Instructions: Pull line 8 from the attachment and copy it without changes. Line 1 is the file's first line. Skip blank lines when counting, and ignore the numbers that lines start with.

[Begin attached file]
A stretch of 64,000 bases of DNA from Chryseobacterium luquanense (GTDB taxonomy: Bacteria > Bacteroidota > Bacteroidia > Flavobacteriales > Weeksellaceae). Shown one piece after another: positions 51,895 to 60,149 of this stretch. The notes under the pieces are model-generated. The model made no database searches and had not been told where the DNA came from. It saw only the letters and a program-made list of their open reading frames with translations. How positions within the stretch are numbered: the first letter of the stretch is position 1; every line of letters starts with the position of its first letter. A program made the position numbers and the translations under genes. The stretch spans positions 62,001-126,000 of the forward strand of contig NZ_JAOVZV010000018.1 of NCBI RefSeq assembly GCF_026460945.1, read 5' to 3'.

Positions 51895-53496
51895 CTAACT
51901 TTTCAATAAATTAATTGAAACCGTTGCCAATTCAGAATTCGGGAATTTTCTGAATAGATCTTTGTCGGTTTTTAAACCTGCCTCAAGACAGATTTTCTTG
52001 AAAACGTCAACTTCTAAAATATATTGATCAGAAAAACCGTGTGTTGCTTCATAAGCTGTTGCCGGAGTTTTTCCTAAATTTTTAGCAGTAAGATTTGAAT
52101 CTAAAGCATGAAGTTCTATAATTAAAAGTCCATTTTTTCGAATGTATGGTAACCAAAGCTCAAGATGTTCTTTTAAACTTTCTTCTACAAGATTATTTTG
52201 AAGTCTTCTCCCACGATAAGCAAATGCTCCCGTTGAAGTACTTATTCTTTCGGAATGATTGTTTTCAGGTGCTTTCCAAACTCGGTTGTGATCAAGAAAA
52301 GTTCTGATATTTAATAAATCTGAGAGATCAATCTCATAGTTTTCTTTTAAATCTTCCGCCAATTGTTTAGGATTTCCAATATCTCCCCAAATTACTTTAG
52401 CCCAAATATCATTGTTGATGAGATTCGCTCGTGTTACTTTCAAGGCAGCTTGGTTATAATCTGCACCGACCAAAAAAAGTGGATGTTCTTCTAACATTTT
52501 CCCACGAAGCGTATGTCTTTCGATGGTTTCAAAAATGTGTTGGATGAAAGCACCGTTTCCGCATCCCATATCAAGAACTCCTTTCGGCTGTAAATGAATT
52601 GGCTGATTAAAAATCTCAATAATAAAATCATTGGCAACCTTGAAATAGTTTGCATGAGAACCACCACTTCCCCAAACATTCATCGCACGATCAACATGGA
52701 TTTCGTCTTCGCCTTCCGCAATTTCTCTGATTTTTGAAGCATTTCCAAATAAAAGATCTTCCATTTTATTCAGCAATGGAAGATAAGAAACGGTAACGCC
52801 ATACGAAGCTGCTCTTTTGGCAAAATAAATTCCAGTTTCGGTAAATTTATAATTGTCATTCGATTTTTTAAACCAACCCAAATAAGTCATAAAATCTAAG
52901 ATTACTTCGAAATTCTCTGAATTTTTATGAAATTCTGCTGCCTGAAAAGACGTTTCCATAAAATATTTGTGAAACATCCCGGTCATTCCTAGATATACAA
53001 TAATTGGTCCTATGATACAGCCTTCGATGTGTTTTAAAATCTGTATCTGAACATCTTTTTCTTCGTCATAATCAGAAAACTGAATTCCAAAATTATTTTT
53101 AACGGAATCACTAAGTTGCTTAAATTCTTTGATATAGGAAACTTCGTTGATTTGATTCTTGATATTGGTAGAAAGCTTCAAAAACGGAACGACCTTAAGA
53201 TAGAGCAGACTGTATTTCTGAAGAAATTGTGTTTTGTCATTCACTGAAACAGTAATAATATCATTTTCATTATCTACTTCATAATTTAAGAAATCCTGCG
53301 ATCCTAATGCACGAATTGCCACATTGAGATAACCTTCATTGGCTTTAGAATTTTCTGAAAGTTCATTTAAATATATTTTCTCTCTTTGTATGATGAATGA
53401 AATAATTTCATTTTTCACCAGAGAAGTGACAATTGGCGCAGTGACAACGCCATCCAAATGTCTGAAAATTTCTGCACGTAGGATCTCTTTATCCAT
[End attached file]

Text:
52301 GTTCTGATATTTAATAAATCTGAGAGATCAATCTCATAGTTTTCTTTTAAATCTTCCGCCAATTGTTTAGGATTTCCAATATCTCCCCAAATTACTTTAG